At the tender age of nine or so, one Christopher John Van Twest – “CJ” in family circles – was a budding young cricketer who attended Royal College in Colombo. His talents were admired THEN by his peers (for e.g. Eardley Lieversz who went on to captain Royal). CJ was also cricket mad. One dimension of this madness was the assiduous collection of newspaper items on cricket as reported in the Ceylon newspapers of the year 1957 in a SCRAPBOOK. This collection remained in his treasured archive and moved with him when his divourced mother decided to migrate in July 1958 with baggage and two children to Canada.
The Scrapbook is now in the hands of his grand uncle, one Michael Roberts, in Adelaide and is likely to end up in the Roberts-Verite Mss Collection destined for the National Library Services Board in Colombo.
CJ may have been a Royalist; but, thankfully, he was not a pukka Royalist. Unlike the one-eyed and snobbish pukka-Royalists, his scrapbook is catholic in its reach. Proof? What better evidence than a set of photographs showing the Ananda Nalanda teams of that year! ………. and other scenes of Sonny Yatawara bowling, Ranjit Dorenagama batting and the Benedictine, Wesley and Aloysian teams of that year! Nor were the Thomians – the traditional enemies of Royal College – kept out of scene: Ronnie Reid is shown with the shield presented to the “Cricketer of the Year” in 1957, while bespectacled PI “Ian” Pieris and a cricket scorecard brightens one page.
Needless to say, the international cricketing scene is also embraced quite extensively in these scrap records. Among these pages are some covering the Sri Lanka Cricket Association’s matches in Singapore and the Ashes. Given CJ’s West Indian lineage, it is not surprising that news reports on West Indian tours figure prominently – with a picture of Clyde Walcott kneeling into a classic cover drive the pick of the lot in my eyes.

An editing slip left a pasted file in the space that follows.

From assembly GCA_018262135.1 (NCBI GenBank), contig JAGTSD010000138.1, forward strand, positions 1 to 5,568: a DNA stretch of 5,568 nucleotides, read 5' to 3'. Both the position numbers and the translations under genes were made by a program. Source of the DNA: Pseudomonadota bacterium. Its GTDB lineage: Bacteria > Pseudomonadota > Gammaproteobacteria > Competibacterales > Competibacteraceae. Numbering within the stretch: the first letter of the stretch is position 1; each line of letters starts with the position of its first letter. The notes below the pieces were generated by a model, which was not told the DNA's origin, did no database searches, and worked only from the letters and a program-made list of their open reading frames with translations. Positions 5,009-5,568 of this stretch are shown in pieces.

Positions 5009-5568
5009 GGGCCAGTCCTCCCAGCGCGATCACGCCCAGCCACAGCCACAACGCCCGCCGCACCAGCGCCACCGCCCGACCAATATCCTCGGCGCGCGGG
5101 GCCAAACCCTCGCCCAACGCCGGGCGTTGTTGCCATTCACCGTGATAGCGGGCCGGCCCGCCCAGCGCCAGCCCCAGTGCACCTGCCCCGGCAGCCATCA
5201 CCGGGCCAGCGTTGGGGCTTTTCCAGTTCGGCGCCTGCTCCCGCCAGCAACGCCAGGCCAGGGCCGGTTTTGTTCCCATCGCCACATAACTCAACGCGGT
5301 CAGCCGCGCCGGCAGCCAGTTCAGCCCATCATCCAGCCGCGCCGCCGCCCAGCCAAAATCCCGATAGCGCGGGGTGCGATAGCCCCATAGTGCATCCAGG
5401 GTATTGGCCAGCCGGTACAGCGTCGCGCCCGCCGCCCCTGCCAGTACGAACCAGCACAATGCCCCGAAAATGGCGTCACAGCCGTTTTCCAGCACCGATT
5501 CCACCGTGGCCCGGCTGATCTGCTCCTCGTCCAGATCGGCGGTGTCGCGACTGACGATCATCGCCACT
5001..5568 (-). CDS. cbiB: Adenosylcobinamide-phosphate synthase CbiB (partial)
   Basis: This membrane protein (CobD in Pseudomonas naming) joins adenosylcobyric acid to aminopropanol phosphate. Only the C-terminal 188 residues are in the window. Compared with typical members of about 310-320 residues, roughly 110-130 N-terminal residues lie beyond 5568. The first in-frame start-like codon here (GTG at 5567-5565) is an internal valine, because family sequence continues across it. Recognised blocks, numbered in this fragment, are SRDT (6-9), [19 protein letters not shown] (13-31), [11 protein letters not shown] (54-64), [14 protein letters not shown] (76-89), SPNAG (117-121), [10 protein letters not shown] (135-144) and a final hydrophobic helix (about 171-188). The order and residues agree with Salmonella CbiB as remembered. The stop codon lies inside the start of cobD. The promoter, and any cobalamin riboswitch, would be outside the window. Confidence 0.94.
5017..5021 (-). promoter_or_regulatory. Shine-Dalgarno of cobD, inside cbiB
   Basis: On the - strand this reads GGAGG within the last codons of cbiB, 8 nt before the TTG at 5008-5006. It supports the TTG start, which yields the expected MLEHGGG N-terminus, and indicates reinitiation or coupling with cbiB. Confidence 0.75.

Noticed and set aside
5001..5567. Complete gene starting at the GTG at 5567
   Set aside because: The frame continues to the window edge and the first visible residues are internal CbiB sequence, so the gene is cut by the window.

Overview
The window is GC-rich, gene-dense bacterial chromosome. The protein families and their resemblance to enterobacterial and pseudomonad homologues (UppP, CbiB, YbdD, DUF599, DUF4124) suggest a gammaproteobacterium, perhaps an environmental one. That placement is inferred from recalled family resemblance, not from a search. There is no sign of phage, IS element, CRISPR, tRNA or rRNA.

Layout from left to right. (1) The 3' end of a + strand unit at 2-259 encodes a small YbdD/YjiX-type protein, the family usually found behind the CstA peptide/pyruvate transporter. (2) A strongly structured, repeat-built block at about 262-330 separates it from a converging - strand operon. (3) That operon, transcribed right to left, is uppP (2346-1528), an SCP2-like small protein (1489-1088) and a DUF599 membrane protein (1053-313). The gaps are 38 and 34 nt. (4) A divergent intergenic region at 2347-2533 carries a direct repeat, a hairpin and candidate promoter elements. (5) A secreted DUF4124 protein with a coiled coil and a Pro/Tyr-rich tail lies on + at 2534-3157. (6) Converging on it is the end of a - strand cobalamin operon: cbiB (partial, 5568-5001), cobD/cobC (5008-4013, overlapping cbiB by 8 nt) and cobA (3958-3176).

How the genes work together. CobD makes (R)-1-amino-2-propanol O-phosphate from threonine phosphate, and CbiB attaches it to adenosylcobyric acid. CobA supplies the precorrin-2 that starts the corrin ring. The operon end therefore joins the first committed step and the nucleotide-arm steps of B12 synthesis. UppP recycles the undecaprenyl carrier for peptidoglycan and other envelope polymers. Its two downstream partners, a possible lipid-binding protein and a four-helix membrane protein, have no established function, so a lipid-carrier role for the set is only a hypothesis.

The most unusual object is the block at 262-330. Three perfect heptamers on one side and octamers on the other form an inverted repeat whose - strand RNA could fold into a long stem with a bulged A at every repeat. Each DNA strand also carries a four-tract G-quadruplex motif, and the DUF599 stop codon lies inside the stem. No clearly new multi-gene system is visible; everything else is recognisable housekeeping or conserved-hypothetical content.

In this Scrapbook …. Cricket Is the Winner.
Sri Lanka was the loser though: a budding champion cricketer had to display his talents in the relative wastelands of Canada and the playing fields at Brockton in Vancouver. CJ did play for Canada Under 19; but it would be fair to say that in the 1960s and 1970s the scope for international exposure in the North Americas was quite limited.
 PI Pieris (1933-2016) went on to play from Cambridge University and Ceylon; while also serving manfully on the Board of Control for Ceylon Cricket in the 1990s. See https://thuppahi.wordpress.com/2016/02/14/in-appreciation-of-p-i-pieris-ian-to-some-pals-pi-to-others/
 His maternal grandfather being TW Roberts, of Harrison College, Barbados, Hertford College in Oxford, CCS in British Ceylon and District Judge Galle. See Michael Roberts, “TW Roberts and His Cricketing Moments,” 12 April 2015, https://cricketique.live/2015/04/12/tw-roberts-and-his-cricketing-moments-2/